Personalization, but privacy
Episerver launches new ecommerce survey detailing evolving consumer expectations
Online shoppers are at odds with their desire for personalized digital experiences from brands and their demand for privacy, according to new data from Episerver™, the customer-centric digital experience company recently named a "Leader" in Gartner Magic Quadrant for Digital Experience Platforms™. While 53 percent of global consumers want brands to place a higher priority on respecting their online anonymity in 2020, 61 percent want companies to prioritize personalization as much as they did last year, according to Episerver's fourth-annual Reimagining Commerce research report.
The survey of more than 4,000 online shoppers in five countries reveals personalization – when brands use customer data to provide a relevant digital experience to individuals – is positive for both retailers and customers. A quarter of respondents, for example, said they've returned to a retail website to make a purchase after being retargeted with ads because the ads reminded them of what they wanted to buy. Personalized content recommendations, product recommendations, triggered messages and product search are proven to dramatically increase retail key performance indicators, but data consent is key.
A digital experience paradox
"Companies are facing a digital experience paradox," said Alex Atzberger, CEO of Episerver. "Digital is a necessity to compete, but it's getting more difficult and expensive to compete on digital alone as the golden standard for digital experience isn't right for every company and customer, and yet the requirements keep increasing. We've been sold on experience, but hindsight is 20/20. Understanding what customers want, giving them control over how and where their data is used, and leading them to the next best content and action is how retailers ultimately solve for these contradictions."
Voice commerce declined
The warranted concern among consumers around their data privacy and online security is preventing once-promising selling channels from reaching mass appeal. Voice commerce, often predicted to radically disrupt e-commerce, for instance, declined year over year. Last year's Reimagining Commerce report found that 17 percent of respondents used voice-assisted devices to complete a purchase multiple times a month versus just 7 percent this year. Also in Episerver's 2019 report, 22 percent of respondents used voice-assisted devices to research a product or service multiple times a month, but that figure dropped to only 8 percent in 2020. The future doesn't look much brighter, with 33 percent of consumers reporting that lack of security features will stop them from making more purchases via voice-enabled devices like Amazon Alexa™ and Google Home™.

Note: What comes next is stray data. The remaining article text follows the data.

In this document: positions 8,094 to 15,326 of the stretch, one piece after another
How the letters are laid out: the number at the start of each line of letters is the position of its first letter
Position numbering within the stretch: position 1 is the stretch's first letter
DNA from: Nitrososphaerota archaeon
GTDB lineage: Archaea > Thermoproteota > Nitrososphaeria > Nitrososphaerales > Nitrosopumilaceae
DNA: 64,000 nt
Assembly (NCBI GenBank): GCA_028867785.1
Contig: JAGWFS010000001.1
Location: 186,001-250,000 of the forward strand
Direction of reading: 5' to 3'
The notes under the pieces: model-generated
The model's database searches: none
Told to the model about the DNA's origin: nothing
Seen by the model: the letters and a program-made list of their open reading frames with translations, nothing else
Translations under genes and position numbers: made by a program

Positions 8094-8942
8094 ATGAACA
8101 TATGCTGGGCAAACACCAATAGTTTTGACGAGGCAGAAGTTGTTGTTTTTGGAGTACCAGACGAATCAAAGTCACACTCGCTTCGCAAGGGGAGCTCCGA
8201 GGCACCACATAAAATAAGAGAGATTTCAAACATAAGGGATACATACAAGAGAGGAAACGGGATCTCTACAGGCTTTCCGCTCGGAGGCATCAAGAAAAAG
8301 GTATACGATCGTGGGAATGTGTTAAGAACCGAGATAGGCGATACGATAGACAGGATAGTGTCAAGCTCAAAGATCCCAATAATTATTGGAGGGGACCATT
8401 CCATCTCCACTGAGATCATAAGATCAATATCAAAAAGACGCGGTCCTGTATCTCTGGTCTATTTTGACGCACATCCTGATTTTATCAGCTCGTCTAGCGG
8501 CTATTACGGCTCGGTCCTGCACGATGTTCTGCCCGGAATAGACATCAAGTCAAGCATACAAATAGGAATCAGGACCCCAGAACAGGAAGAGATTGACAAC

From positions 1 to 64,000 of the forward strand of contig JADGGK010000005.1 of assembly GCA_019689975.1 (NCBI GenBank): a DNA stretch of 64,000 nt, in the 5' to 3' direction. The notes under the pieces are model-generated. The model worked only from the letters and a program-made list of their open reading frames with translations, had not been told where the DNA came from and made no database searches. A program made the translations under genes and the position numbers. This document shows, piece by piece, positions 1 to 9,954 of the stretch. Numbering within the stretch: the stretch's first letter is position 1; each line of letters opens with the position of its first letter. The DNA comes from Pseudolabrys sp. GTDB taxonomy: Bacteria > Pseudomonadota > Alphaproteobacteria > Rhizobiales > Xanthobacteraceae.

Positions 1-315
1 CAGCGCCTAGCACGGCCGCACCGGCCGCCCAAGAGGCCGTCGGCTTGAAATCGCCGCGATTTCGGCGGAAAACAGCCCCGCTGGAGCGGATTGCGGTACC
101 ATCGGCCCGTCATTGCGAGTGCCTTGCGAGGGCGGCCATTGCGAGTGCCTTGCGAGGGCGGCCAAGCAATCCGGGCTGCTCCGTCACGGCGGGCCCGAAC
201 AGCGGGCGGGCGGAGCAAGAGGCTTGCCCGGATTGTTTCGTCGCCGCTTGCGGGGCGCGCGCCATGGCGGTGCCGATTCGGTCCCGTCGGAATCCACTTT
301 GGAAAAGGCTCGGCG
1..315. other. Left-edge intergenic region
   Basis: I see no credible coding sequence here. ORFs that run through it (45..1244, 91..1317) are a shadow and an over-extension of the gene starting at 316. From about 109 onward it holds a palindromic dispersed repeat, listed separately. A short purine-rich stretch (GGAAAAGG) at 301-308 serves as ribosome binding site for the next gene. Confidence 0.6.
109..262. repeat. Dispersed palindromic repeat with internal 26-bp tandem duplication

Smartphone shopping increased
Instead, consumers are still turning to their loyal smartphone to browse and buy, particularly the millennial generation. Episerver data shows mobile-native millennials default to smartphones when shopping online more than any other generation. In fact, no other age group broke the half mark for primary reliance on their smartphones. Nearly half (48 percent) of daily shoppers across generations have significantly increased their reliance on their smartphones for shopping in the last year, but mobile conversion rates have still not caught up to those for desktop.
Other Reimagining Commerce data findings:
- 53 percent of consumers who said they shop online every day rely on their smartphones.
- 18 percent of baby boomers choose to shop on their smartphones over other devices.
- 36 percent of consumers who only shop once a year use their smartphones, with laptops as the second most common choice at 31 percent.
The report is based on a survey of consumers from the United States, United Kingdom, Australia, Germany and Sweden who shopped digitally in the past year.